Friday, September 15, 2017

Investigation Links Chocolate to Destruction of National Parks - Mighty

Investigation Links Chocolate to Destruction of National Parks - Mighty
Cocoa production in Ivory Coast and Ghana responsible for the loss of extensive forested areas, endangered chimpanzee and elephant habitat
WASHINGTON D.C.– A new investigation by Mighty Earth, “Chocolate’s Dark Secret,” finds that a large amount of the cocoa used in chocolate produced by Mars, Nestle, Hershey’s, Godiva, and other major chocolate companies was grown illegally in national parks and other protected areas in Ivory Coast and Ghana. The countries are the world’s two largest cocoa producers.
The report documents how in several national parks and other protected areas, 90% or more of the land mass has been converted to cocoa. Less than four percent of Ivory Coast remains densely forested, and the chocolate companies’ laissez-faire approach to sourcing has driven extensive deforestation in Ghana as well. In Ivory Coast, deforestation has pushed chimpanzees into just a few small pockets, and reduced the country’s elephant population from several hundred thousand to about 200-400.


About half of the world cocoa market is controlled by just three companies: Cargill, Olam, and Barry Callebaut. The investigation traced how cocoa makes its way from growers in national parks, through middlemen, to these traders, who then sell it onto Europe and the United States where the world’s largest chocolate companies make it into truffles, bars, syrups, and myriad other chocolate treats.


“The extent to which big chocolate brands like Mars are linked to destruction of national parks and protected areas is shocking,” said Etelle Higonnet, Mighty Earth Campaign and Legal Director. “These companies need to take immediate action to end deforestation once and for all, and remediate past damage.”  

Monday, September 11, 2017

Proposed SHARE Act Seeking to Gut Every Unit of the National Wilderness Preservation System

ALERT!!! Hearing on Sportsmen’s Heritage and Recreational Enhancement (SHARE) Act is tomorrow. Urgent action is needed right now!



The Sportsmen’s Heritage and Recreational Enhancement (SHARE) Act Would Gut the Wilderness Act and Public Lands Protections! EVERY unit of the National Wilderness Preservation System threatened.

 


The Insidious SHARE Act Facts:
  • The SHARE Act would give hunting, fishing, recreational shooting, and state fish and wildlife agency goals top priority in Wilderness, rather than protecting the areas’ wilderness character, as has been the case for over 50 years.
  • The SHARE Act would allow endless, extensive habitat manipulations in Wilderness under the guise of “wildlife conservation” and for providing hunting, fishing, and recreational shooting experiences. The Act would also allow the construction of “temporary” roads, along with dams, buildings, or other structures, in protected Wilderness areas to facilitate such uses.
  • The SHARE Act would also exempt road, dam, and building projects within protected Wilderness areas from the National Environmental Policy Act (NEPA)—eliminating critical environmental analysis of potential impacts and alternatives, and public comment and involvement.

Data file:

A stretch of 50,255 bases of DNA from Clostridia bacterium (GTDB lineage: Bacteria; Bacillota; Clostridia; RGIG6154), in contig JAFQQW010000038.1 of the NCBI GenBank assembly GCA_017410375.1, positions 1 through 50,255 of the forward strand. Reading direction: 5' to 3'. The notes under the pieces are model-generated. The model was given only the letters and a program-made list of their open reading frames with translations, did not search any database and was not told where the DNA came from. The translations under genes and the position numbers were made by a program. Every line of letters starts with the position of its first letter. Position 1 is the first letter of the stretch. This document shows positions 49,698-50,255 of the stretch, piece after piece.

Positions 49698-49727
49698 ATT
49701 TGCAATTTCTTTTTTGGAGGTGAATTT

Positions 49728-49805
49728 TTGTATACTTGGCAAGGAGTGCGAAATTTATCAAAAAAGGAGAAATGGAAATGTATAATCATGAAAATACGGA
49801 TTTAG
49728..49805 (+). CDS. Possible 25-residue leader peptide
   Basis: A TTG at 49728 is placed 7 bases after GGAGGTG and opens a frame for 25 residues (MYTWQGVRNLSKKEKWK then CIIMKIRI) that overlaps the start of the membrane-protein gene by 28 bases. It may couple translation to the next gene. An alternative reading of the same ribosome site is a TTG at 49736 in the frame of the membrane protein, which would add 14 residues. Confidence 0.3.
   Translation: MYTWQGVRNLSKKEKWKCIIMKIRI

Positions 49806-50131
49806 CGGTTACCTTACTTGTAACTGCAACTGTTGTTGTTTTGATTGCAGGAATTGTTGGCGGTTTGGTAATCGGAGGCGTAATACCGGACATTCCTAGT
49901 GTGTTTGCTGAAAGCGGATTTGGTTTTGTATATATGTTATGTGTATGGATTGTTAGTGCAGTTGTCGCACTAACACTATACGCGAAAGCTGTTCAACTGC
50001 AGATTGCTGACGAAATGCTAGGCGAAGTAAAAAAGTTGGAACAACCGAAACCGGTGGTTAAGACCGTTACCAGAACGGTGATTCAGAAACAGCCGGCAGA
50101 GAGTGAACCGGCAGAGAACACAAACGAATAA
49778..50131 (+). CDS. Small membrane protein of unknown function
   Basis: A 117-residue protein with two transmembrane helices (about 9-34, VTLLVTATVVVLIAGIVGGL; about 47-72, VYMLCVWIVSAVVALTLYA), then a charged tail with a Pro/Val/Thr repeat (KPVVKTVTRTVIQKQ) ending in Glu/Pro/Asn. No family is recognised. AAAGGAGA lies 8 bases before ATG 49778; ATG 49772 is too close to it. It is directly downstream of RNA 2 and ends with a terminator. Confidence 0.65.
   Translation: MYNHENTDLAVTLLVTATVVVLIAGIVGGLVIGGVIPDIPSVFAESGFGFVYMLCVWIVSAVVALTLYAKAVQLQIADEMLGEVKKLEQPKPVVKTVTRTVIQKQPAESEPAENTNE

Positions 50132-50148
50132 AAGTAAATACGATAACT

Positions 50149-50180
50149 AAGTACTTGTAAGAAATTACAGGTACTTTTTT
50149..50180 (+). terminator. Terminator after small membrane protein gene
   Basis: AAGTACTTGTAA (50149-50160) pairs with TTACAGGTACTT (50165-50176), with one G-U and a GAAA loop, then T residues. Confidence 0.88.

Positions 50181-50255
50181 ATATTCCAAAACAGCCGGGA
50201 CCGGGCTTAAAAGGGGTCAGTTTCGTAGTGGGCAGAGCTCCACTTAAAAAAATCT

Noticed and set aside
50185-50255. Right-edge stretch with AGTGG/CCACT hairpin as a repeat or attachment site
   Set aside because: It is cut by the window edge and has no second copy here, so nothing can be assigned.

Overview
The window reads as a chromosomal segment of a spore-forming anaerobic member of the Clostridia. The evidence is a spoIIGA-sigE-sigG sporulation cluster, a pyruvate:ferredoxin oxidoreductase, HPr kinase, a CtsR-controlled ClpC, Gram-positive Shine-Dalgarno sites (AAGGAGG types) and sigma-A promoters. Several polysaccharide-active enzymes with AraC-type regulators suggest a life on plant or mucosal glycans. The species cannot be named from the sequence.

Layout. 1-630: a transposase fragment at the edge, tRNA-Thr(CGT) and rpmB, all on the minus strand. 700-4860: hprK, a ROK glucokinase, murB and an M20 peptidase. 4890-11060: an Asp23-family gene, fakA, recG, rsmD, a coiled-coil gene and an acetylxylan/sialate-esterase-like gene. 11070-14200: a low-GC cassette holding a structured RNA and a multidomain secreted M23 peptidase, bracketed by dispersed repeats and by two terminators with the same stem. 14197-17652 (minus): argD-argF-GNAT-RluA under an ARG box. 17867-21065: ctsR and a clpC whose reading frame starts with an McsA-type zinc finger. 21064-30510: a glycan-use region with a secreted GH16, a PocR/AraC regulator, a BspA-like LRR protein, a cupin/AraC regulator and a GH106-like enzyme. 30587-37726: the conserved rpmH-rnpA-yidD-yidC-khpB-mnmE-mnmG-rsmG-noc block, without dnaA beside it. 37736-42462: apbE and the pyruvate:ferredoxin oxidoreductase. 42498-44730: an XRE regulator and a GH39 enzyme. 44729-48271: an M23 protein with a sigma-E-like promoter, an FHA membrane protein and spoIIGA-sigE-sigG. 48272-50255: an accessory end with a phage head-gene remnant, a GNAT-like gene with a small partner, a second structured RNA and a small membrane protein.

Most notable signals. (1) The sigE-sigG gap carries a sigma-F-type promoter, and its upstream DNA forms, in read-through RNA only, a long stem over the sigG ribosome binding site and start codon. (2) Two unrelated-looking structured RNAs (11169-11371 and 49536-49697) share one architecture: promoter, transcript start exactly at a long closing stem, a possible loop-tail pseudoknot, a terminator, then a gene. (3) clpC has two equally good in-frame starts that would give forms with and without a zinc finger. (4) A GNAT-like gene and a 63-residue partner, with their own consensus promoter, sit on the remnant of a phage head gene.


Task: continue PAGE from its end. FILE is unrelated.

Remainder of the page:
OMG! This is an OUTRAGE! How dare they! As if the onslaught of nightmare deregulations and blatantly cruel policies against our environment, last
remaining wild spaces and imperiled wildlife have not already been enough!

These morally corrupted and ethically bankrupted political hacks, cronies beholden to special interests and all of the other sociopaths who support these types of atrocities do not care about people or planet and must be stopped!

Monday, August 7, 2017

What Nemley Jr's death means for fight to protect chimps - BBC News#_=_

What Nemley Jr's death means for fight to protect chimps - BBC News#_=_


Nemley JuniorThe death of the baby chimpanzee Nemley Jr, rescued from wildlife traffickers only to fade away in a zoo in Ivory Coast, has provoked outrage.


Several specialist sanctuaries caring for baby chimpanzees - in Liberia, Uganda and Kenya - had offered to take Nemley Jr. But when we wrote to the ministry, suggesting that he be allowed to leave - if only to lessen the burden on Abidjan zoo - a senior official refused to accept our letter. Nemley Jr was from Ivory Coast, he said, and he would stay in Ivory Coast, hinting that to move him would be neo-colonialist thinking.
Nemley JrSo do we blame Ivory Coast for what went wrong? Maybe but then consider this: nearly half of the world's cocoa comes from Ivory Coast. Cocoa and palm oil and timber have all encroached on the country's jungles, shrinking the habitats of the chimpanzees and limiting their chances of survival.
We can condemn the rich buyer who pays for a baby chimp whose family has been slaughtered. We can criticise indolent officials. But we might also ask whether the products we're buying and eating and using might contain ingredients grown on land where dense forest was once home to chimpanzees.
A cocoa farmer maintains his plantation near Divo, in the south of Ivory Coast.
See also:
  • Our changing attitudes to chimpanzees
  • 'Staggering' extent of great ape trade
  • our investigation that led to a jail sentence for Ibrahima Traore and his uncle Mohamed, and what is notable is that these were the first convictions for wildlife crime in the history of Ivory Coast.
  • An enclosure for adult chimpanzees is damaged, which means they have to remain in cages. A cheetah is kept in a hut the size of a kennel. Lions go hungry.
    http://www.bbc.com/news/science-environment-40442259#